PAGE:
ORBITA: FFR/iFR Predict Ischemia but Not Symptoms After PCI

Patrice Wendling

May 22, 2018

PARIS — New findings from the controversial ORBITA trial provide a lift for percutaneous coronary intervention (PCI) in stable angina but also mixed results for the predictive power of fractional flow reserve (FFR) and instantaneous wave-free ratio (iFR).

Analyses of 196 patients with invasive physiology data show that baseline FFR and iFR values strongly predict reduction in ischemia on stress echocardiography after PCI.

Surprisingly, however, FFR and iFR did not predict the effect of PCI on angina symptoms or the primary endpoint of change in exercise time, lead investigator, Rasha Al-Lamee, MBBS, Imperial College London, United Kingdom, reported in a hotline session here at the Congress of the European Association of Percutaneous Cardiovascular Interventions (EuroPCR) 2018. The results were also published online in Circulation.

"The tighter your iFR/FFR or the lower your iFR/FFR, the more ischemia reduction you will have with stenting, but symptoms and exercise are multifactorial," she told theheart.org | Medscape Cardiology. "So the link between how tight or low your IFR and FFR is and improvement in symptoms or exercise time is not as simplistic or as easy to link as a reduction in ischemia."

Another possible explanation is that the small effect size observed for the outcome in the main ORBITA analysis reduced the ability to further stratify the results.

The first sham-controlled trial of PCI caused a firestorm last fall after findings showed that PCI did not improve exercise time or angina symptoms at 6 weeks beyond the effect of placebo in symptomatic patients with stable, single-vessel angina.

The results prompted an editorial calling to downgrade guideline recommendations for PCI in patients with angina despite medical therapy, but also instant criticism that the study was too small, too short, and  conducted in the wrong population with the wrong endpoint.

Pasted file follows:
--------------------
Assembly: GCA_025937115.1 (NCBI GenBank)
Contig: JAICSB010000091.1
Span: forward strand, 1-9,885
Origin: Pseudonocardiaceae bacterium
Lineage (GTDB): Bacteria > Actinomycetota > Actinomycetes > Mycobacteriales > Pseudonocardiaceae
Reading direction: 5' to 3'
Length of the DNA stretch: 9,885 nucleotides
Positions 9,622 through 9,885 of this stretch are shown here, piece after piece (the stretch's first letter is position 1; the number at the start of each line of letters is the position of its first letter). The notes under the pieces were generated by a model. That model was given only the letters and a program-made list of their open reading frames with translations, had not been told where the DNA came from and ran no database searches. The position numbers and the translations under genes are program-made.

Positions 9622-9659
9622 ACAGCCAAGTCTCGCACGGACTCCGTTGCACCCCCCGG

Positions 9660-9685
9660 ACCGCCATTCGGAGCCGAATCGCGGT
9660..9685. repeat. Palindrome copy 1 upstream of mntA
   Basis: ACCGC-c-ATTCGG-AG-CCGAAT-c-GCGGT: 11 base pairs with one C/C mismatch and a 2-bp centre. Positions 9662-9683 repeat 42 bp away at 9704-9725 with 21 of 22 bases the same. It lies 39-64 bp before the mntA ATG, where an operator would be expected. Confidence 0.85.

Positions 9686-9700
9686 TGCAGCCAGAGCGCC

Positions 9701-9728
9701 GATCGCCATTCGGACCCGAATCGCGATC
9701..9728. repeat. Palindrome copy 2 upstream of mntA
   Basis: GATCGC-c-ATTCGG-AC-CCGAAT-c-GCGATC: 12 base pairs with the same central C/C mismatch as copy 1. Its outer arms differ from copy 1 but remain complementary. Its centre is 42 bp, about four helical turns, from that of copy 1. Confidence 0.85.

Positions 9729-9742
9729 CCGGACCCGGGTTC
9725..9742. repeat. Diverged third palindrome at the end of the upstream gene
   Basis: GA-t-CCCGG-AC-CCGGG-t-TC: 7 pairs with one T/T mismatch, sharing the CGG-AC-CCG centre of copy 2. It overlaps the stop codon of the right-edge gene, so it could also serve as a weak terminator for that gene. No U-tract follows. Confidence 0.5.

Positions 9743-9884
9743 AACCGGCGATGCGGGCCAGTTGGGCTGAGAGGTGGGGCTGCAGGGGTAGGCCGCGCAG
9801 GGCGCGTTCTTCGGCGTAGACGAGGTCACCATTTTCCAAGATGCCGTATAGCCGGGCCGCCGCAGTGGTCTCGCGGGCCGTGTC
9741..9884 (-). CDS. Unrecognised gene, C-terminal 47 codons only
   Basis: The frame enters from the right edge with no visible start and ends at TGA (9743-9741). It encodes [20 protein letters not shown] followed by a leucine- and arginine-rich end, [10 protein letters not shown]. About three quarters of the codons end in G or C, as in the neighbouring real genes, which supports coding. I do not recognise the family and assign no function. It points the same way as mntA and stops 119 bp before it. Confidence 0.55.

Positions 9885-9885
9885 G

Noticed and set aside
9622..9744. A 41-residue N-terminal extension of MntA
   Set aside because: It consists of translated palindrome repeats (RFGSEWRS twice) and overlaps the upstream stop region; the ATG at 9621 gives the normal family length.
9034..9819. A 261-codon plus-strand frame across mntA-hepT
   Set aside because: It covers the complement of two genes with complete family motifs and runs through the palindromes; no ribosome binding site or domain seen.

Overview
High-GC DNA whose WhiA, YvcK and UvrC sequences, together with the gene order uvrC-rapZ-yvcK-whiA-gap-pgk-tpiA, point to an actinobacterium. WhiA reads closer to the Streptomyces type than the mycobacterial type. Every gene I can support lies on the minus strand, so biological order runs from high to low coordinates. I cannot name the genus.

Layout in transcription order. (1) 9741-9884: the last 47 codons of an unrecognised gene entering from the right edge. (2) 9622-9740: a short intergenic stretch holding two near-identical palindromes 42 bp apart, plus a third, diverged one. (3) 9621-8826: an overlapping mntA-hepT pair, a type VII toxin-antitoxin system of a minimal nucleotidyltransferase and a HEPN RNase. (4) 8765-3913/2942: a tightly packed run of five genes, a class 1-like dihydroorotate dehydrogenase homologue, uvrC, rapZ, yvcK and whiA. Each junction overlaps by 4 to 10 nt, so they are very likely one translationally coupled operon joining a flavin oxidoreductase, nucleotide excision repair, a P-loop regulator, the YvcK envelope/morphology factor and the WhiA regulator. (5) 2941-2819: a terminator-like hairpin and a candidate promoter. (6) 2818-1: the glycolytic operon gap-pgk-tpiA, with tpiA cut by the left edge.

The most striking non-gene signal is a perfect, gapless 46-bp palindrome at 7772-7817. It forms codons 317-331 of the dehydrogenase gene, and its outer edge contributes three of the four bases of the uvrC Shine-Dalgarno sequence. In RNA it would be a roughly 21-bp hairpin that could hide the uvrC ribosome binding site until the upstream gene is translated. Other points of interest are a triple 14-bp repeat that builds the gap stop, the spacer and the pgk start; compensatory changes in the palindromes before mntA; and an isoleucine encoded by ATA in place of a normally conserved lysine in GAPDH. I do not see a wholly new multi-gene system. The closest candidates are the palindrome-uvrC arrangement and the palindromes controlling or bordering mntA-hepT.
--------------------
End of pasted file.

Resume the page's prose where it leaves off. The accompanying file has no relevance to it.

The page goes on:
Al-Lamee noted that all 200 ORBITA patients had a clinical indication for PCI;  the trial was trying to identify the FFR/iFR cutpoint for angina relief and thus had to enroll patients with a range of FFR/iFR values. Still, 25% of patients had a negative FFR according to the standard cutpoint of 0.80. Mean baseline FFR and iFR were 0.69 and 0.76, respectively.

"I absolutely agree that exercise time, if I was to do this again, is probably not the primary endpoint I would choose," she said during a discussion of the results. "We chose that because of FDA [US Food and Drug Administration] and European Medicines Agency regulations recommending exercise time as a primary endpoint for drug trials."

Prespecified Endpoints

To address criticism of the primary analyses and strengthen statistical power, the investigators adjusted the invasive physiology analyses for baseline differences between treatment groups.

Notably, the difference between arms in total exercise time changed from 38 seconds to 20.7 seconds but was still not statistically significant (P = .100), Al-Lamee said. Neither FFR (P for interaction = .318) nor iFR (P for interaction = .523) predicted exercise time.